My first glimpse of the world outside the United States came when I traveled to Europe with my high school French teacher. That taste of experiencing different cultures firsthand encouraged me to look for other opportunities to study overseas. Therefore, inspired by my sister, I decided to spend a gap year in Grenoble, France as a Rotary Exchange Student from 1991-92. It was at that point that my taste of Europe grew to creating real bonds with host families and friends with whom I still hold close contact to this day. I continued to study overseas as an undergraduate student, but they just did not happen to be opportunities in francophone cultures because I was focusing on the plant world at the time. As I neared the end of my undergraduate studies, I decided to join the United States Peace Corps. I spent over two years living and working in Benin, West Africa from 1996-98. Even though coming from rural, southeastern Ohio afforded me a better understanding of village life on some levels compared to my peers, my Peace Corps experience allowed me to see the beauty in a culture radically different from my own as well as the unfortunate injustices that exist.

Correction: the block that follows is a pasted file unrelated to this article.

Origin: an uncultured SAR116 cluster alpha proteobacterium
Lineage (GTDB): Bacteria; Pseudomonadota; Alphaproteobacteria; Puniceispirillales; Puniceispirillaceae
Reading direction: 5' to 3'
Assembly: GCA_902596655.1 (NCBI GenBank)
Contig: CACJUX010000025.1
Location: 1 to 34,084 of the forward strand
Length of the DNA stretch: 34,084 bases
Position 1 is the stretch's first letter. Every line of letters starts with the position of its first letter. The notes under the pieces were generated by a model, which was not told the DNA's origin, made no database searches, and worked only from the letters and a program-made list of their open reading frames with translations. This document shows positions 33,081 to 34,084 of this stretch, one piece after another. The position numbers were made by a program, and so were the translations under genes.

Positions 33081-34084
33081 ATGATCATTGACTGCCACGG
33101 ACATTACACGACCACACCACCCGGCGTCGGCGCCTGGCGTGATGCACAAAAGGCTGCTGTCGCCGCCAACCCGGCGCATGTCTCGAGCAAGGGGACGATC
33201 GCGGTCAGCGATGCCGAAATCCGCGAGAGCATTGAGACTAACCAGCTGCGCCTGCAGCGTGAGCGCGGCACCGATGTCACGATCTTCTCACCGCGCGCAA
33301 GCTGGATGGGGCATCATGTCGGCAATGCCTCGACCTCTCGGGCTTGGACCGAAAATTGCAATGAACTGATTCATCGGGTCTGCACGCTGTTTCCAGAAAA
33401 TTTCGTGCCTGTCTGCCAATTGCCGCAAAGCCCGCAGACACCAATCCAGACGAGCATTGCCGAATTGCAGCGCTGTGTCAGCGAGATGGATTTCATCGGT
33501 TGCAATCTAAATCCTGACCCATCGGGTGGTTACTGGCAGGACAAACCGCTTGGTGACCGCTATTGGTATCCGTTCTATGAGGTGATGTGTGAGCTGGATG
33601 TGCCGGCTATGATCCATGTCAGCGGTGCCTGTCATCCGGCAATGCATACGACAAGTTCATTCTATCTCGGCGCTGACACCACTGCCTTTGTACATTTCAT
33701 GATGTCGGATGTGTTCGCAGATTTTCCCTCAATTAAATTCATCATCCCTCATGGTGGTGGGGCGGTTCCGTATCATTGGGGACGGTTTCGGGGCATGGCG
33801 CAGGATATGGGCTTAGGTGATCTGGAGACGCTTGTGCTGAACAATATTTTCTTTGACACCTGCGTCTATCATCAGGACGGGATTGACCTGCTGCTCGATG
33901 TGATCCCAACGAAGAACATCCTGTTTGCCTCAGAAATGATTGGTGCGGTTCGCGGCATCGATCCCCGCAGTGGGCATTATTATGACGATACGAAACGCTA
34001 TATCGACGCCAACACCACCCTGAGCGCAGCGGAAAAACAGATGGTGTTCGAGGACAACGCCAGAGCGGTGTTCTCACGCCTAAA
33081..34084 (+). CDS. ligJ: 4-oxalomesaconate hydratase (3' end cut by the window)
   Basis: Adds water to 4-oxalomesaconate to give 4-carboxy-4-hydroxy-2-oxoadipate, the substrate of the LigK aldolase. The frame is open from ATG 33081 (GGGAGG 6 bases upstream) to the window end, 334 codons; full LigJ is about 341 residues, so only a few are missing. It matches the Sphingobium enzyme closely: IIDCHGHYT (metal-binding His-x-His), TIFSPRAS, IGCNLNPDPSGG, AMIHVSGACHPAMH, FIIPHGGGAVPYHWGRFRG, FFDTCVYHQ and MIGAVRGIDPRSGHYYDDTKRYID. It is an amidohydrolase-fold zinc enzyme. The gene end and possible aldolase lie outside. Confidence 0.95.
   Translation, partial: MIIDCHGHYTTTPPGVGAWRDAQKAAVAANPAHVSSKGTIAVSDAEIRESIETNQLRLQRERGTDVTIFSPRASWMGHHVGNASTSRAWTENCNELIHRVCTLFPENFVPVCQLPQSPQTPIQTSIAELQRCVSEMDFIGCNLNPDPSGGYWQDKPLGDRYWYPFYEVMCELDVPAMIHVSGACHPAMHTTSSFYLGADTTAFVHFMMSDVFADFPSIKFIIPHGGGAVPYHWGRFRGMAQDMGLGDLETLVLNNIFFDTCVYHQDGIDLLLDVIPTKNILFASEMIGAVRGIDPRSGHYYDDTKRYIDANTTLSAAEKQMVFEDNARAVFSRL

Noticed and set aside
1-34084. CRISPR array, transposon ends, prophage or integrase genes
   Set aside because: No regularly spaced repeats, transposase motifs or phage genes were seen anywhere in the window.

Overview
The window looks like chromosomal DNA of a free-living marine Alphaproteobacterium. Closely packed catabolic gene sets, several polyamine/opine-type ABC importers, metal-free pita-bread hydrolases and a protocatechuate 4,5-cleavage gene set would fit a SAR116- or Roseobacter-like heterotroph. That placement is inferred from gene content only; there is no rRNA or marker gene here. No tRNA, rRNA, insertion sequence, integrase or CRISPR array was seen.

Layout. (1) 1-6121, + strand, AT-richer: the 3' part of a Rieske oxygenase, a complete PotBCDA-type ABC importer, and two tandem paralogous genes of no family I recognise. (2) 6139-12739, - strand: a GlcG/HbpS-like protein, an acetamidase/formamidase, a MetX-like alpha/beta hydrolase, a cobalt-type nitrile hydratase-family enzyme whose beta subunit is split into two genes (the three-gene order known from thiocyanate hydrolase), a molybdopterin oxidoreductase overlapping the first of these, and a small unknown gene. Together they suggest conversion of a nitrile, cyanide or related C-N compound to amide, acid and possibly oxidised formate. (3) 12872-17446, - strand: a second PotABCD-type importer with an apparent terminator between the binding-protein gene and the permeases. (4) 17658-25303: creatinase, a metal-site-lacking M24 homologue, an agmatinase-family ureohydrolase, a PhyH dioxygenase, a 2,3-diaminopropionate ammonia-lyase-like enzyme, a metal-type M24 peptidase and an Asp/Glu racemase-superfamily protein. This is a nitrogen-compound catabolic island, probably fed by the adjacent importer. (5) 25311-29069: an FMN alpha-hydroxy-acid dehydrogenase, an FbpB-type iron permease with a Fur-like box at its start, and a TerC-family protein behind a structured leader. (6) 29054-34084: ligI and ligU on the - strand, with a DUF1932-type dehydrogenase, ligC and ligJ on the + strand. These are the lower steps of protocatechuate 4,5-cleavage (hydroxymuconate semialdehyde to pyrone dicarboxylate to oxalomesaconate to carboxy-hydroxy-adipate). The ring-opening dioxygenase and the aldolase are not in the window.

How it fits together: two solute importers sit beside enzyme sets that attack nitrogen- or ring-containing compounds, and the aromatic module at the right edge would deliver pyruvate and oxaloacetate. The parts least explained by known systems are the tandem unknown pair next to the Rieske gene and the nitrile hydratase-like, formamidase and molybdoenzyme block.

All of these experiences helped shape the teacher I have become today. Though I acknowledge that studying another language in a classroom setting may not be easy, it is truly important for students to learn how to communicate words, expressions, gestures, and tones in both a written and spoken format in order to become competent in engaging in critical conversations on a whole host of topics on a global level.